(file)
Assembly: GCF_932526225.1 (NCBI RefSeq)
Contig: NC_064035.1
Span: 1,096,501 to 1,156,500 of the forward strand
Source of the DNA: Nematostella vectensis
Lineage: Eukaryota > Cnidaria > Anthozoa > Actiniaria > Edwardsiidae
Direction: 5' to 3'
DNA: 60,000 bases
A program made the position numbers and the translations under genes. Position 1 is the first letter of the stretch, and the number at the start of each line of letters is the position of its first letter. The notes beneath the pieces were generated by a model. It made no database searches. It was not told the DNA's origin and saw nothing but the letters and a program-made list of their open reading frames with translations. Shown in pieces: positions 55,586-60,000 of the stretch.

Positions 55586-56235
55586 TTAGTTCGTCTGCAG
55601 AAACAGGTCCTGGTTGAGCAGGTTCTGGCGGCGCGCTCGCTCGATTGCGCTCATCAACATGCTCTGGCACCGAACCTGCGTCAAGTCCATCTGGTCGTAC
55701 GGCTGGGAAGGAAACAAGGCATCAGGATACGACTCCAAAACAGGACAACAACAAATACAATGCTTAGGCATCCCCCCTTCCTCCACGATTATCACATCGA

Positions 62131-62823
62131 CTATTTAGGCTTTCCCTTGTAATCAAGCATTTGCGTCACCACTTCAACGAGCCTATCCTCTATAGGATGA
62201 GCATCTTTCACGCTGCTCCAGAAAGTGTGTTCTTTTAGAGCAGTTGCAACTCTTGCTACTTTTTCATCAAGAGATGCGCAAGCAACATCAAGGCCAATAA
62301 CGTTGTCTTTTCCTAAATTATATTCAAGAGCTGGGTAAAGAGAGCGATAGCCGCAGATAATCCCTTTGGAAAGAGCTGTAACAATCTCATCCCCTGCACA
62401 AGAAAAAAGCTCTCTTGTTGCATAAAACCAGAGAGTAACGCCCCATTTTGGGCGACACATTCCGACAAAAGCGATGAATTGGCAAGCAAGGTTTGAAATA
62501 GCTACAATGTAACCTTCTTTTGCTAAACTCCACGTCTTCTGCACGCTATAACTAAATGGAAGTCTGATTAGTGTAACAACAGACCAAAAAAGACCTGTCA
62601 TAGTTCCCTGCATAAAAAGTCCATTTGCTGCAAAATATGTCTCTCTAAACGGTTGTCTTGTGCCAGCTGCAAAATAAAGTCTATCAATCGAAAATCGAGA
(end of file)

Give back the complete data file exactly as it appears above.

Assembly: GCF_932526225.1 (NCBI RefSeq)
Contig: NC_064035.1
Span: 1,096,501 to 1,156,500 of the forward strand
Source of the DNA: Nematostella vectensis
Lineage: Eukaryota > Cnidaria > Anthozoa > Actiniaria > Edwardsiidae
Direction: 5' to 3'
DNA: 60,000 bases
A program made the position numbers and the translations under genes. Position 1 is the first letter of the stretch, and the number at the start of each line of letters is the position of its first letter. The notes beneath the pieces were generated by a model. It made no database searches. It was not told the DNA's origin and saw nothing but the letters and a program-made list of their open reading frames with translations. Shown in pieces: positions 55,586-60,000 of the stretch.

Positions 55586-56235
55586 TTAGTTCGTCTGCAG
55601 AAACAGGTCCTGGTTGAGCAGGTTCTGGCGGCGCGCTCGCTCGATTGCGCTCATCAACATGCTCTGGCACCGAACCTGCGTCAAGTCCATCTGGTCGTAC
55701 GGCTGGGAAGGAAACAAGGCATCAGGATACGACTCCAAAACAGGACAACAACAAATACAATGCTTAGGCATCCCCCCTTCCTCCACGATTATCACATCGA

Positions 62131-62823
62131 CTATTTAGGCTTTCCCTTGTAATCAAGCATTTGCGTCACCACTTCAACGAGCCTATCCTCTATAGGATGA
62201 GCATCTTTCACGCTGCTCCAGAAAGTGTGTTCTTTTAGAGCAGTTGCAACTCTTGCTACTTTTTCATCAAGAGATGCGCAAGCAACATCAAGGCCAATAA
62301 CGTTGTCTTTTCCTAAATTATATTCAAGAGCTGGGTAAAGAGAGCGATAGCCGCAGATAATCCCTTTGGAAAGAGCTGTAACAATCTCATCCCCTGCACA
62401 AGAAAAAAGCTCTCTTGTTGCATAAAACCAGAGAGTAACGCCCCATTTTGGGCGACACATTCCGACAAAAGCGATGAATTGGCAAGCAAGGTTTGAAATA
62501 GCTACAATGTAACCTTCTTTTGCTAAACTCCACGTCTTCTGCACGCTATAACTAAATGGAAGTCTGATTAGTGTAACAACAGACCAAAAAAGACCTGTCA
62601 TAGTTCCCTGCATAAAAAGTCCATTTGCTGCAAAATATGTCTCTCTAAACGGTTGTCTTGTGCCAGCTGCAAAATAAAGTCTATCAATCGAAAATCGAGA